Triplex to hold exclusive screening of Bob Dylan film

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Bob Dylan embarked on the Rolling Thunder Revue tour to give fans a more intimate experience, traveling with a star-studded eponymous backing band that included Joan Baez, Roger McGuinn, Joni Mitchell and Ramblin' Jack Elliott, among many others. So, it's fitting that one of the only screenings of Martin Scorsese's new documentary about the tour will take place at the Triplex Cinema in Great Barrington on Tuesday, June 11.

The screening, which begins at 7 p.m., is presented by the Triplex and the Berkshire International Film Festival, with an audience Q&A moderated by Seth Rogovoy, the author of "Bob Dylan: Prophet Mystic Poet," who will help bring context to the tour and its events, themes and references. Though it'll be on Netflix the next day, the Triplex is one of only a few theaters to screen the documentary the night before it's available to stream.

The fall 1975 tour mostly stopped in smaller venues in New England, followed by a leg covering the American South and Southwest in spring 1976. Some of the locations were offbeat — civic centers, small theaters, prisons, etc.

"It really stands out as a unique rock tour in the entire history of the rock era," Rogovoy said. "It was, to some extent, a low-key, rambling, carnival-like road show. These were four- or five-hour concerts full of a whole panoply of guest artists ... In some ways, what Dylan did was to recreate on stage what was happening in the Greenwich Village folk scene in 1962 and '63."

Baez and Dylan dueted on the tour, which hadn't been seen since that era; Arlo Guthrie played that night in Springfield; Joni Mitchell apparently enjoyed one show so much she stayed on for the final days of the tour's northern leg. "Added to this was the creativity of the shows," Rogovoy said.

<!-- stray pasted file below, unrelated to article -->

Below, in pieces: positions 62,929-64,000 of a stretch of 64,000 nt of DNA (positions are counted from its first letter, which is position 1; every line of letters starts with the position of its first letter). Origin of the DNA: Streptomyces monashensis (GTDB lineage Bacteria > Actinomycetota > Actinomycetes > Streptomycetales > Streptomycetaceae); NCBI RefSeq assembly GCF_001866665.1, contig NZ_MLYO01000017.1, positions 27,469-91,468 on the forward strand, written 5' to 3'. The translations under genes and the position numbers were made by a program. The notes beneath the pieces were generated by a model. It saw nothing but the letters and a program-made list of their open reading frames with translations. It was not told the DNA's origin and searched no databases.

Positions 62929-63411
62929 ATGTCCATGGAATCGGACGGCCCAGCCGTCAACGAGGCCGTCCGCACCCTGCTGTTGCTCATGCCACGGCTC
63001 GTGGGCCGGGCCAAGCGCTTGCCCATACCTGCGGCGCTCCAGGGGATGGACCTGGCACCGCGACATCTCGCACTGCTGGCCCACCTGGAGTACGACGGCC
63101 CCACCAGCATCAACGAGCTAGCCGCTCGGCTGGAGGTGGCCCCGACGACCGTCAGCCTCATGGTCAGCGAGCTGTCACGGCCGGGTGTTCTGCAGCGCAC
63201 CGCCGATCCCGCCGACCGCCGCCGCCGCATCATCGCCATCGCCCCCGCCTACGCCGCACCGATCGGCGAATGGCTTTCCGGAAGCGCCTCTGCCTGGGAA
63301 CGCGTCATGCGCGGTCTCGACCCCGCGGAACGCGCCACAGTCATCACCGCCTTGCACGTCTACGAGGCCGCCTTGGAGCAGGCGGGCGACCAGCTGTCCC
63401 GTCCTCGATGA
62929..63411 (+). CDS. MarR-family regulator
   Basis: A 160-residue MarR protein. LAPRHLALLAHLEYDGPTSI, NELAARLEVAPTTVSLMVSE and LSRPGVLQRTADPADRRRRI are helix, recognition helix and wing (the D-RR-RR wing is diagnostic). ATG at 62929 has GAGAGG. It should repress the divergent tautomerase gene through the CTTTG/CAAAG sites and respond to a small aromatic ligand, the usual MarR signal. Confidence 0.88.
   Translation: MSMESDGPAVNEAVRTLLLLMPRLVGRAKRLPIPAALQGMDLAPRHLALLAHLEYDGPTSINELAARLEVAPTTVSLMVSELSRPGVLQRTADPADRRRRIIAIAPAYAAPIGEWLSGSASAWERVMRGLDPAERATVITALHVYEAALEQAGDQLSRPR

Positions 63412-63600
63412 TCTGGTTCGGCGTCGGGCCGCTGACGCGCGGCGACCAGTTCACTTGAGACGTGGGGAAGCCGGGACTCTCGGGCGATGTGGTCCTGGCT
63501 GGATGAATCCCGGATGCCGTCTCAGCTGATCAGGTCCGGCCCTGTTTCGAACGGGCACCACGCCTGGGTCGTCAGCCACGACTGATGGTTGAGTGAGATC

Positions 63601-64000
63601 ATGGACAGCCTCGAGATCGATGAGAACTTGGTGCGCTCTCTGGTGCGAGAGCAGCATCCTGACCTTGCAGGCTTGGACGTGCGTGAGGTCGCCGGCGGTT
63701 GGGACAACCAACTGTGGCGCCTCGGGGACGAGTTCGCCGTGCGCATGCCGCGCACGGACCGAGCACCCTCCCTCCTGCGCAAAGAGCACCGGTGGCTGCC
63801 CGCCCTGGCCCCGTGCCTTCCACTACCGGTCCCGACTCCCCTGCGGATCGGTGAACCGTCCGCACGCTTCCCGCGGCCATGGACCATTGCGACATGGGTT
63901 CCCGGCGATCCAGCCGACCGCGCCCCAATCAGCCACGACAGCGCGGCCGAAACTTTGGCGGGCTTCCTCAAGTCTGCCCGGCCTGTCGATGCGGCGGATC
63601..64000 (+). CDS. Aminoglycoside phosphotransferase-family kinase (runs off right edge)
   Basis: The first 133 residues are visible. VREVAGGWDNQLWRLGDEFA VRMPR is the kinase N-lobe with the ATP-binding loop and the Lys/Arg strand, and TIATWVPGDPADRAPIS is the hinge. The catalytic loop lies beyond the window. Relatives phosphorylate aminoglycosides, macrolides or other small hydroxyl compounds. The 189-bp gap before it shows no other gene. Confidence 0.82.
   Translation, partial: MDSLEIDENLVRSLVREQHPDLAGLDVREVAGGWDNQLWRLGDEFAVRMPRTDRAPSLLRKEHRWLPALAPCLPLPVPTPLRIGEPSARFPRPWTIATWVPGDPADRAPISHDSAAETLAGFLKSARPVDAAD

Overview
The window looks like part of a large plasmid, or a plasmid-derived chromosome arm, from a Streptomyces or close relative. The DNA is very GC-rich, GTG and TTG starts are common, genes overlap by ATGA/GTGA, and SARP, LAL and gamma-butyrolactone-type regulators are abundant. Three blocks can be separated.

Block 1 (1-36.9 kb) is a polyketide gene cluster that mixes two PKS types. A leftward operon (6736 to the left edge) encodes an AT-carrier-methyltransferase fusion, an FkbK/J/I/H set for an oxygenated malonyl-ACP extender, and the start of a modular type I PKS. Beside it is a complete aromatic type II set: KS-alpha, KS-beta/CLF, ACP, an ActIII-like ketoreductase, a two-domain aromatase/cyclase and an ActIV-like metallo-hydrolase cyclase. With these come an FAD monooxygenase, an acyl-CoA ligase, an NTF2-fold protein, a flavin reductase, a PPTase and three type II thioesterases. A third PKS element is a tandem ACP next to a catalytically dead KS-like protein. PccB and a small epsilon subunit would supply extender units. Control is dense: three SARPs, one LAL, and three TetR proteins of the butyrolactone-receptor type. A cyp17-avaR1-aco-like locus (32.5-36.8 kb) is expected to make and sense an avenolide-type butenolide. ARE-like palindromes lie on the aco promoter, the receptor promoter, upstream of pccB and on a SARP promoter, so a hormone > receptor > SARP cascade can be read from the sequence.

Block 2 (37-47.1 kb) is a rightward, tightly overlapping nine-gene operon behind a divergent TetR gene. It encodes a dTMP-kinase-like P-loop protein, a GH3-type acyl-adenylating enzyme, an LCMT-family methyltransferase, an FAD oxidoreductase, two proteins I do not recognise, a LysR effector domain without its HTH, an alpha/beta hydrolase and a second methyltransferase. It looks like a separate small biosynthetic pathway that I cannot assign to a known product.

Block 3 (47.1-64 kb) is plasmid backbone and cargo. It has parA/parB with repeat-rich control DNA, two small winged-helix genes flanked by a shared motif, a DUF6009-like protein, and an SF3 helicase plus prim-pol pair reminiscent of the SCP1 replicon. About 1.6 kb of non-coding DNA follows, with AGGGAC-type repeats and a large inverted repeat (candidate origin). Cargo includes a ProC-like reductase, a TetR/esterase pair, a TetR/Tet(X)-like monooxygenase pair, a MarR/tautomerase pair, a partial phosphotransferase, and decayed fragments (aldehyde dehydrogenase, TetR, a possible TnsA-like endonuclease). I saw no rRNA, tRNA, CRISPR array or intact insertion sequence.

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1975 was a fertile time for Dylan — he released "Blood on the Tracks" and was rehearsing songs that would end up on his 1976 record "Desire," including "Hurricane," about the wrongfully convicted boxer Rubin "Hurricane" Carter. The shows were also theatrical — Dylan was known to appear in a Nixon mask, or in whiteface.

Rogovoy, whose book unpacks the connections to Judaism in Dylan's lyrics, said this was a theme: "He's played with the idea of masks and used them on stage and in song through his entire career." References to masks appear in his lyrics, and he directed and starred in the 2003 movie "Masked and Anonymous."

Dylan fans may recognize some of the footage that was shot during the tour's stop between Springfield and Burlington, Vt., during which they stayed at the Red Lion Inn in Stockbridge and visited the Dream Away Lodge in Becket. (A lot of that footage also showed up in Dylan's own documentary of the tour, "Renaldo and Clara," produced in 1978.)

Rogovoy said he's looking forward to seeing what Scorcese does with the footage, plus interviews and what's being touted by producers as chronicling "the troubled spirit of America in 1975 and the joyous music that Dylan performed during the fall of that year."

He said he does feel confident the Dream Away is going to make it in — he's been following trailers and interviews with the producers and a scene from Renaldo and Clara seems to match up.

"Whatever they are officially saying about it, I'm trying to put the pieces together," he said. "They're dropping clues and hints, and I know what's available."


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